Four-year olds love to say, “I did it myself!”

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By the age of four, many children can dress themselves.

  • It is still easier to pull a zipper down than up. Shirts sometimes end up backwards or inside out.
  • With your encouragement, your child will keep trying.
  • You can help by choosing simple, loose clothing.
  • Fasteners like snaps, buttons, zippers and laces are tricky. Look for shirts, pants and shoes without these kinds of fasteners.

Most 4-year-olds can also brush their teeth and wash their hands. These self-help skills are important to a child’s independence. When you tell your child, “It’s time to wash your hands for supper,” he can run to the bathroom, pull out the stool, turn on the water, wash, dry and run to the table. It makes him feel good to say, “I did it all by myself.”


What’s it like to be 47 – 48 months old?

children expressions

How I Get Along with Others

  • I play pretty well with 2-3 children —but may be impatient in larger groups.
  • I may show-off.
  • I have a great sense of humor. I love nonsense and being silly.
  • I am easily over-stimulated and may go “out-of-bounds.”

How I Move

  • I have a longer, leaner body.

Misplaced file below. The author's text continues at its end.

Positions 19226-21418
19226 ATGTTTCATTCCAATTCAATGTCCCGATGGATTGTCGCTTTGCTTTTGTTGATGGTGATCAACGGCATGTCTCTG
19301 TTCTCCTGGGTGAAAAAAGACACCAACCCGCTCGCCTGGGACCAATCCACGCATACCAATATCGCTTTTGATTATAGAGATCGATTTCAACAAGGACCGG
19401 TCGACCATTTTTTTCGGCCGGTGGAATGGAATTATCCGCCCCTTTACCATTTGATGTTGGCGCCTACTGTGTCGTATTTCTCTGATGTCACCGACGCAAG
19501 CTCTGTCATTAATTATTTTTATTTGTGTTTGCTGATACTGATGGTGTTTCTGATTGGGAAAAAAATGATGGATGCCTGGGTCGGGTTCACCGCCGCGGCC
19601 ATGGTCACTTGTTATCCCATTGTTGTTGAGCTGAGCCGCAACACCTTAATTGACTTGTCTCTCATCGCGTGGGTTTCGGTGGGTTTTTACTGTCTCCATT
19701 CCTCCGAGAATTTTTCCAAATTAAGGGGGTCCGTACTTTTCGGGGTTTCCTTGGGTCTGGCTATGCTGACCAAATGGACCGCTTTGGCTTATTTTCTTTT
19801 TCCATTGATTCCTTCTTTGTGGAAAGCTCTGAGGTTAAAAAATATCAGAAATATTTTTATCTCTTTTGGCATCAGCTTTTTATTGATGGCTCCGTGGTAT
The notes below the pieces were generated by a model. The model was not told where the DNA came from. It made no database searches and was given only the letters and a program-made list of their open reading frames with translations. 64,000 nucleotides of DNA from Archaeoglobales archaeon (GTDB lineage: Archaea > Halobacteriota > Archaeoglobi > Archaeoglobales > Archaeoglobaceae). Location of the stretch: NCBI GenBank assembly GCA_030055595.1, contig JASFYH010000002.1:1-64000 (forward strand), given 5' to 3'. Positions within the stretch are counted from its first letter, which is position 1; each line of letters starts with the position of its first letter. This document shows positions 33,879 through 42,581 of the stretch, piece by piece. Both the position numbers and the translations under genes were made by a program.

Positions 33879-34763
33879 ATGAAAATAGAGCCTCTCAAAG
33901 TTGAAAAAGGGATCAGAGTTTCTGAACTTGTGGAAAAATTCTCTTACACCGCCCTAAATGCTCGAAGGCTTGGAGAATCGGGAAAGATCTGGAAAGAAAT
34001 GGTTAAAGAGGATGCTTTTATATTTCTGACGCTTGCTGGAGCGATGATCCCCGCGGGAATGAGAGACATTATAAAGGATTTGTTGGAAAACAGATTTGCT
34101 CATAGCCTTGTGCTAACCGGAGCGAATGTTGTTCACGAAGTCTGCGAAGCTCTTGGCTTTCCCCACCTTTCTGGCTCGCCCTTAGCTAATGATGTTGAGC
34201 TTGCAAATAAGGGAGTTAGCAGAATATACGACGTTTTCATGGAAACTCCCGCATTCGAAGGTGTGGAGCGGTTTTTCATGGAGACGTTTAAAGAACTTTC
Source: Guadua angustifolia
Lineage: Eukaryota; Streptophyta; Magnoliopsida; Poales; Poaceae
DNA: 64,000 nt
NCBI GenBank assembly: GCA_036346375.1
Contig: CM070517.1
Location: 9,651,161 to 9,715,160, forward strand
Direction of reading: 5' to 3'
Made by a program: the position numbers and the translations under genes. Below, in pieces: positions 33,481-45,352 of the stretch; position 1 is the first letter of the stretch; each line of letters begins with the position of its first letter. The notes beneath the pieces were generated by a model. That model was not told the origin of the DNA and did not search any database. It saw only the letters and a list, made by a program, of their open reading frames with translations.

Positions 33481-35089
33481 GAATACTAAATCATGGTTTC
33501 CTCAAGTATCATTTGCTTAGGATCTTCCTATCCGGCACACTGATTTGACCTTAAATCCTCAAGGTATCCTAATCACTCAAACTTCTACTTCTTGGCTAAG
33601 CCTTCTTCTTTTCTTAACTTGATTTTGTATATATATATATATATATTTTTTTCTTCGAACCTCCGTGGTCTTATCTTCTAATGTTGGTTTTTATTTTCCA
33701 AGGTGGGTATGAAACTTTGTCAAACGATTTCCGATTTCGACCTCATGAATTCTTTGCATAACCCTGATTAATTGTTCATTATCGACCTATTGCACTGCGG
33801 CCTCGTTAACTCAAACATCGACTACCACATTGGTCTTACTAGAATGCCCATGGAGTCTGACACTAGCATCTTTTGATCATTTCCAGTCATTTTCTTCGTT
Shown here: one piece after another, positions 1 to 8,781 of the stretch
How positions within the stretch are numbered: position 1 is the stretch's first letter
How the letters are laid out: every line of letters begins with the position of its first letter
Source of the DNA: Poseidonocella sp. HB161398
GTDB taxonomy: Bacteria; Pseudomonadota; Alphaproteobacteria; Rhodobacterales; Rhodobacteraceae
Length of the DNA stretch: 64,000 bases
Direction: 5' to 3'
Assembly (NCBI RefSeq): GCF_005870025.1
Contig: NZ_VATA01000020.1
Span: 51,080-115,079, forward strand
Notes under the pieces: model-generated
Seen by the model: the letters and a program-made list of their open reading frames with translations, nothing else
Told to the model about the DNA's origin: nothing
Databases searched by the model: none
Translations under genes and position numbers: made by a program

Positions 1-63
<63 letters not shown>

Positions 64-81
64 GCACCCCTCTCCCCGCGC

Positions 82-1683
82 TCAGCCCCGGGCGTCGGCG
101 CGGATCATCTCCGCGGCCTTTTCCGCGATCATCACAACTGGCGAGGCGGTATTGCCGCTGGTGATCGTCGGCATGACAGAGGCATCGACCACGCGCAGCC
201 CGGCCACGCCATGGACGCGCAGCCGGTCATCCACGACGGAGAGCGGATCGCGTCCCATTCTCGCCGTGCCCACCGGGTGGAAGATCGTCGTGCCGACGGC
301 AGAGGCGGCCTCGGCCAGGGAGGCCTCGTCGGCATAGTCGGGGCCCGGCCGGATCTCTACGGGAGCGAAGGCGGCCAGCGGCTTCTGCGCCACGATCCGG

• I am lively and active.
  • I am a “worker.” I have drive.
  • I can jump about 40 inches and land on my feet.
  • I can throw a large ball and kick with some accuracy.
  • I dress myself. q My finger-hand activities are getting more coordinated.

How I Think & Learn

  • I really want to learn. I can solve some problems.
  • I accept changes as long as you prepare me for them.
  • I understand simple reasons for things.
  • I recognize today and tomorrow.
  • I can do two things at once.
  • I understand the concept of “three” and can name more objects.
  • I like dramatic play and like to use simple props.
  • My attention span is 8 – 12 minutes long.
  • I call people names and might swear.
  • I enjoy silly words and rhyming without meaning.
  • I can understand about 1,500 words.

Some children do things earlier or later than described here.
Most differences are normal. Focus on what your child can do and get excited about each new skill. If you notice that your child is lagging behind in one or more areas for several months, circle the things that your child cannot do. Check the things your child can do. Use this list to talk with your doctor about your child’s development.